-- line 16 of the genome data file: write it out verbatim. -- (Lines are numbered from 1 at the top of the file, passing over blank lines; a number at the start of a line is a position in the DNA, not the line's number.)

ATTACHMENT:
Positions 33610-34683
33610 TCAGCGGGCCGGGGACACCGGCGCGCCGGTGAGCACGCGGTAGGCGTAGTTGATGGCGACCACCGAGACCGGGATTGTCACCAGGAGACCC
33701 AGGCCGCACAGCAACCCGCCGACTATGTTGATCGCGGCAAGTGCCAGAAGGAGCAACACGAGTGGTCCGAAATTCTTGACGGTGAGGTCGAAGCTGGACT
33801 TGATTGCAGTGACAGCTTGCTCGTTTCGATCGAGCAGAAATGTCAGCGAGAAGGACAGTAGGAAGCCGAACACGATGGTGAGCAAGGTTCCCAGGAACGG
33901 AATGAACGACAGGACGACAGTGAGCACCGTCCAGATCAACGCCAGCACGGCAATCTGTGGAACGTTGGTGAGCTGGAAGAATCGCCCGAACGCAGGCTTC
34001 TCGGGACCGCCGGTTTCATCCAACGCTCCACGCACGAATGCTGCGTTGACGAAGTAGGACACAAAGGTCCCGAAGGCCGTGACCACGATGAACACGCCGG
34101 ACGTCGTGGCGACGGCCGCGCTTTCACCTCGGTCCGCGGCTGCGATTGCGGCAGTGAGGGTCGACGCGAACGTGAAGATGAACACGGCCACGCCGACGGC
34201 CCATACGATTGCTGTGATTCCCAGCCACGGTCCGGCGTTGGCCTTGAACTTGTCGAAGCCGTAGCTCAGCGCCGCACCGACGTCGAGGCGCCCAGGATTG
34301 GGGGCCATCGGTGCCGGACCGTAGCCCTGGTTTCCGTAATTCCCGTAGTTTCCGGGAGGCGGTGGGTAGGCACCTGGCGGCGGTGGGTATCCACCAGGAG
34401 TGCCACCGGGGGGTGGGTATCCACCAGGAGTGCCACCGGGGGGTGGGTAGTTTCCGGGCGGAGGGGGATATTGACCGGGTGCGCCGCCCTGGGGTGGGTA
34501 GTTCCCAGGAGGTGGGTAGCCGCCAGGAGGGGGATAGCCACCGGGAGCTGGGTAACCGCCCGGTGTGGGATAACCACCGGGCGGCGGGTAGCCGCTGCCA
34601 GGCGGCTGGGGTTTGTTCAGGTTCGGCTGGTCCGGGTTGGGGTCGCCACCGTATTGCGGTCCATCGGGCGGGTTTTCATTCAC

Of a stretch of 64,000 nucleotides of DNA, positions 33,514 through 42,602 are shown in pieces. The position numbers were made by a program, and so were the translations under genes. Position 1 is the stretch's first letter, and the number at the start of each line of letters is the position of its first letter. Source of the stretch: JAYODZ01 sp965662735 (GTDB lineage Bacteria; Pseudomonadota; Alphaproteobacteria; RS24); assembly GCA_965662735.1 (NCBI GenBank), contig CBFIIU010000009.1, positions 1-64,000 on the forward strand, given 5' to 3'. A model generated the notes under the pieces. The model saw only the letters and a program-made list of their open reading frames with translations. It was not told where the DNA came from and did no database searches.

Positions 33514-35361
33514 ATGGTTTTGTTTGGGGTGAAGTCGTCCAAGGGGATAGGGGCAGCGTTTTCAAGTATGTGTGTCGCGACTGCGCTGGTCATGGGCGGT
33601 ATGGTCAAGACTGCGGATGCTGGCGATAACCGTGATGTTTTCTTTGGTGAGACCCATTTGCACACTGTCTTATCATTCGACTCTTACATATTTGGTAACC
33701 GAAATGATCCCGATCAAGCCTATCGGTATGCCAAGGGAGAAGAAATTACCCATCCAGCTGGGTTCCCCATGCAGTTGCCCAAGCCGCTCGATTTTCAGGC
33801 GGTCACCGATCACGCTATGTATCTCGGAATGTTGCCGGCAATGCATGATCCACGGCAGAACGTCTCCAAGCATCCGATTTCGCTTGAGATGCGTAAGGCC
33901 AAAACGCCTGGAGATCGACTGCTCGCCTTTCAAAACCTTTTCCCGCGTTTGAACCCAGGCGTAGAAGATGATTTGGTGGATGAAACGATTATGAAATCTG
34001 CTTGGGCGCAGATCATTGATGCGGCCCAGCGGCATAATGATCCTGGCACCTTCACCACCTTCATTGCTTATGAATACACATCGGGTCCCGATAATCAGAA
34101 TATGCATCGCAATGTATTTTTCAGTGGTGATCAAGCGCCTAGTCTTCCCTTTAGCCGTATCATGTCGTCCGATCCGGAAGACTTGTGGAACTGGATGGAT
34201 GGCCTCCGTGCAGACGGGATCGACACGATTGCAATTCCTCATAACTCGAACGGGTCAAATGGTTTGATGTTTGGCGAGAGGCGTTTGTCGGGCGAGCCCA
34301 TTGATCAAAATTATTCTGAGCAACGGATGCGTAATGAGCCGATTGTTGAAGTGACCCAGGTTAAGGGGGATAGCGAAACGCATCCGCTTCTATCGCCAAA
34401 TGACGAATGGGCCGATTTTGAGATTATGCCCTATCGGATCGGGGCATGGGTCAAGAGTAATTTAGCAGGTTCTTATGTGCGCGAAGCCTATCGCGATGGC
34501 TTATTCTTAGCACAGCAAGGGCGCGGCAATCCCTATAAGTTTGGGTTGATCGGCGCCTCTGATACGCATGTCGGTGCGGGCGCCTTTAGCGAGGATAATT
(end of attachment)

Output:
33601 ATGGTCAAGACTGCGGATGCTGGCGATAACCGTGATGTTTTCTTTGGTGAGACCCATTTGCACACTGTCTTATCATTCGACTCTTACATATTTGGTAACC